Once the first step of setting the technical part up is complete, it's easy to start sharing ideas with the rest of the world. :)

[0] https://github.com/maximevaillancourt/digital-garden-jekyll-...

[1] https://maximevaillancourt.com/blog/setting-up-your-own-digi...

Isn't this simply talking about personal websites? They haven't gone away, a lot moved to wordpress which gives them a cookie cutter feel, but a lot of other ones are still independent and feel like they're on their own.

From the description, this is more about personal wikis or notebooks. Individual pages may get edited again and again, and nothing is necessarily in a "polished for publication" state.

In exploring new notebook apps -- like Notion, which allows you to publish pages and subpages -- I've found numerous examples of people having basically their own notebooks open on the web, such as https://notes.andymatuschak.org/

As someone with a site like that, I've found it to be very freeing to just publish some thoughts and tweak them over time. When I tried to blog, I felt too much pressure to make something super high-quality and definitive, that will stand the tests of time and never be edited... So I ended up publishing nothing besides the "I'm starting to blog again!" posts or something small and safe.

+ By tweaking over time, the work can unwittingly become bigger, better, or more polished than it'd have been if I'd tried to make something so intense from the start.

I think it's a move away not from WordPress specifically, but the kind of structure a "blog" providers. Personal sites for so long have been: home, about, portfolio, blog. Digital gardens seem to be more along the lines of: I'm gonna dump whatever I want here in whatever style and structure I like because it's my site and you can't tell me no.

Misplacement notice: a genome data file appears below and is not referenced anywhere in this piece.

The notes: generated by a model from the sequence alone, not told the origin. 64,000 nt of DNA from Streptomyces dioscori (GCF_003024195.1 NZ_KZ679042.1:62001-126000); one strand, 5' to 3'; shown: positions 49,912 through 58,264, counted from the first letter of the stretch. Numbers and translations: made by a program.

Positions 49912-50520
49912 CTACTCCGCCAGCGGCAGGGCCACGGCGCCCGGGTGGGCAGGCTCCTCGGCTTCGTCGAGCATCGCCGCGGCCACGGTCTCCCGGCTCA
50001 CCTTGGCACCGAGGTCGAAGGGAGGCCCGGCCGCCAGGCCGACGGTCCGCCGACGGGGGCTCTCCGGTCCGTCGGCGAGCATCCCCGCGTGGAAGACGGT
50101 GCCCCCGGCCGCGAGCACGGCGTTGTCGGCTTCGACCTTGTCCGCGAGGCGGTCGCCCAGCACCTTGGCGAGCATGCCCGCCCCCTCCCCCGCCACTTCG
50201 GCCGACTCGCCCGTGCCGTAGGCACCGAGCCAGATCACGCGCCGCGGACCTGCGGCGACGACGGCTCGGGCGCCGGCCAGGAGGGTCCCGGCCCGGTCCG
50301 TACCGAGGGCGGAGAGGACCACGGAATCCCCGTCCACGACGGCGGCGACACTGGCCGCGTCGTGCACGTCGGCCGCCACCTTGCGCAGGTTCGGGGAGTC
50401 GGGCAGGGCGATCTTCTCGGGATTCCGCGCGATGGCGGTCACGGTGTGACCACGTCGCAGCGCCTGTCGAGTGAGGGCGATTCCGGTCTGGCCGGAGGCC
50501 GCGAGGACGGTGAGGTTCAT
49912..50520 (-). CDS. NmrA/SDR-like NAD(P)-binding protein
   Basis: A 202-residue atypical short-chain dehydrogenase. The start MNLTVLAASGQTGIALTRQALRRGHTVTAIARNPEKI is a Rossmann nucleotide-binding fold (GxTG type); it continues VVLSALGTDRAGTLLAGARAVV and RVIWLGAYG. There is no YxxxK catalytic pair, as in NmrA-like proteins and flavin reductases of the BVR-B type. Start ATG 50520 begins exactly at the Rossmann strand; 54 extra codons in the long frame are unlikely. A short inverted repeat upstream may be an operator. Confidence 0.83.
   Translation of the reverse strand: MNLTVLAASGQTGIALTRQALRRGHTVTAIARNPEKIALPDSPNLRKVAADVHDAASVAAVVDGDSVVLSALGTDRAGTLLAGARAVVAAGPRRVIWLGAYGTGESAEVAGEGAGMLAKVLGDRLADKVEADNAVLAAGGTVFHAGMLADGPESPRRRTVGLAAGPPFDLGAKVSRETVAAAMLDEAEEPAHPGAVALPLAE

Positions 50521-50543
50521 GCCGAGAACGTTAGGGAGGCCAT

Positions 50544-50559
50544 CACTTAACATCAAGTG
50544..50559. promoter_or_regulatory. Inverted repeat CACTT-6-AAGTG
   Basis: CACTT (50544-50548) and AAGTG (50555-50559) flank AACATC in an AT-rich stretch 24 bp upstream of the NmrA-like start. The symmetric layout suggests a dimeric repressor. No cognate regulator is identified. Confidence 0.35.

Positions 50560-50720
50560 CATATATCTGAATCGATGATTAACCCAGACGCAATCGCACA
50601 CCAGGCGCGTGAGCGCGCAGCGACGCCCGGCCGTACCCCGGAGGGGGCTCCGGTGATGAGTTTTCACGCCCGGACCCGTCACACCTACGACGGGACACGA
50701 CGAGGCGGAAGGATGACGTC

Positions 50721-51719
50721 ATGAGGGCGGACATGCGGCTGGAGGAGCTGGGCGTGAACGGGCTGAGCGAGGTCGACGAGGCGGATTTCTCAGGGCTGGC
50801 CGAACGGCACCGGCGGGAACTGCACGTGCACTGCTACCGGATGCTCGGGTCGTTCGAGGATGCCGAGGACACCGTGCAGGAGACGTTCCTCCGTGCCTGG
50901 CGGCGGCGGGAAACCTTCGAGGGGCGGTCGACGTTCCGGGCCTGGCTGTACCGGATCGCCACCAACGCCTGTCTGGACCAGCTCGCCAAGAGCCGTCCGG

They haven't gone away, a lot moved to wordpress which gives them a cookie cutter feel

If you come to my WordPress site to ogle my amazing, individual, and unique web design skills, then you definitely came for the wrong reasons.

> They haven't gone away, a lot moved to wordpress

Very dumbed down: the garden is the wiki, the blog is the stream. They both have different roles and many gardeners let them complement each other.

Listen to this if you are interested in understanding more: https://archive.org/details/gardens-and-streams-wikis-blogs-...

Here's very well tended garden: https://philosopher.life/

o7, `/salute`

I am surprised to see this. My name is h0p3. It's a pleasure to meet you.

Life is full of surprises! My name is not unicornporn. The pleasure is very much on my side! Perhaps I should write you a fan mail...

Hai there, ¬unicornporn (forgive the dad joke, por favor). Indeed, life is, nomad. ^‿^

Perhaps it is one of your names? Well, whoever you are, it's my honor. And, for the record, maybe you already have spoken with me, for all I know.

I am, sadly, absurdly slow in my letter-writing (it's downright shameful), and I don't want to disappoint any further than I probably already have. I will continue to work on that front. But, I am also happy to piece together a faster channel. I think we have an enormous amount in common.

As to this account, I have run into it a few times (this is my second time through your account), but I've been too shy to say anything. You are quite a beacon on this forum.

It is very rare for me to speak with my voice to anyone who isn't basically family or in my physical proximity (and even then, I'm often quiet). However, for an irrational reason I can't quite put my finger on, I have a good feeling about you. If you are ever up for it, I would gladly speak in voicechat with you.

I wish I could make one of those blushing emojis. We live in unicode times after all?

Voice sounds great, but English is not my native tongue and you'll probably be disappointed if you expect me to be well articulated in audio. I write English every day, but I speak English about twice a year. Hence, my English mind moves slower than my fingers dance across my mechanical keyboard.

End of disclaimer. I will contact you by other means and many years from now, when someone asks how we me met, we'll just give them this: https://news.ycombinator.com/item?id=25006561

Yes. It's a rebranding. But I've used the term before myself when trying to highlight the two classes of web that exist today. http://superkuh.com/blog/2020-02-22-1.html

Wordpress is agribusiness that's why Wordpress sites tend toward uniformity.

They have been largely supplanted by Facebook, Instagram, Twitter etc. A resurgence in the concept of personal websites/digital gardens and protocols like Gemini is encouraging.

Of course, but doesn't "digital gardens" sound much nicer and friendlier? That's the point.

I think a lot of us programmers did this years ago when it was still deeply uncool.

We need to bring back geocities subdomains for this purpose.

Next best thing: https://neocities.org/